Video Game Makers Reject Responsibility for School Violence

The video game industry is pushing back on the idea that violence in pop culture could be the cause of a recent string of school shootings, Newsradio 1200 WOAI reports.

"Countries with the lowest number of shooting deaths have some of the most violent media and violent games, even more so than the U.S." Gary Brubaker, head of SMU's Guildhall, explains.

The debate has been sparked by Texas Lt. Gov. Dan Patrick, who was the guest on several weekend talk shows, trying to make sense of the Santa Fe school shooting, where ten people were killed and ten more injured.

"We have devalued life, whether it’s through abortion, whether it’s the breakup of families, through violent movies, and particularly violent video games," he told ABC News anchor George Stephanopoulos. Patrick, doubled down, saying that it's not guns that are the problem.

"Psychologists and psychiatrists will tell you that students are desensitized to violence, may have lost empathy for their victims by watching hours and hours of video violent games.

"But Psychology Professor Christopher Ferguson of Stetson University in Florida says that's factually incorrect.

"It really doesn’t matter what school of data you look at.  We have so many schools of data at this point, and they all converge on the same finding, that this is a non-issue and this is not the thing society should focus on if we're serious about reducing violent crime," he tells Newsradio 1200 WOAI.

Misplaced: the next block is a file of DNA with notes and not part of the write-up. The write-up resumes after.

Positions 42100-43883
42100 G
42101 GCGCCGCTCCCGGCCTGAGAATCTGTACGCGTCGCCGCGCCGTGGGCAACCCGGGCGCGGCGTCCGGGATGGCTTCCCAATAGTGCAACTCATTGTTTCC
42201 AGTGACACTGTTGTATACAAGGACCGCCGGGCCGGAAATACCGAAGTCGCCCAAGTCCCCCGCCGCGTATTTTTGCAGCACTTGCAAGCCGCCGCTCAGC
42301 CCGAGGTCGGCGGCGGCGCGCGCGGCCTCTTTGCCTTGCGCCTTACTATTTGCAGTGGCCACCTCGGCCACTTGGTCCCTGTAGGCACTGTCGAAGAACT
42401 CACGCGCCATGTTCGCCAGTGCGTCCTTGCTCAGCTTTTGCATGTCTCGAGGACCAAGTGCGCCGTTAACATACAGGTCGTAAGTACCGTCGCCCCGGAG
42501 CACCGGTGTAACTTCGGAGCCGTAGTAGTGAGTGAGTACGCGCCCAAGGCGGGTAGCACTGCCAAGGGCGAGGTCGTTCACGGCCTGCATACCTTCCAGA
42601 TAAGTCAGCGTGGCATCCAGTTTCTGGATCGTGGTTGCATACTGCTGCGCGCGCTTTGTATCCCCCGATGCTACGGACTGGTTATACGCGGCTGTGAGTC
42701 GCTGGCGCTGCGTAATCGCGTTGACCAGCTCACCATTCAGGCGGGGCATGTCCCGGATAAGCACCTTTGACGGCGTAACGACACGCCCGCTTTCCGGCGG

He says the studies, including one done at his school, follow kids over a decade's time to see if violent media predicts violent crime.  There was no evidence that playing video games in early childhood led to problems later on.

In fact, the former professor at Texas A&M International says the studies show the typical school shooter consumes less violent media than their peers.

And he says there's an incorrect public perception that things are getting worse.

"You can look at societal violence rates," he says.  "As we consume more violent video games, youth violence has declined over 80-percent."

Brubaker says this phenomenon of blaming pop culture is not new.

"In the 50s and 60s, it was rock and roll music that was going to make people into communists, and now we look back at that as quaint and ridiculous."

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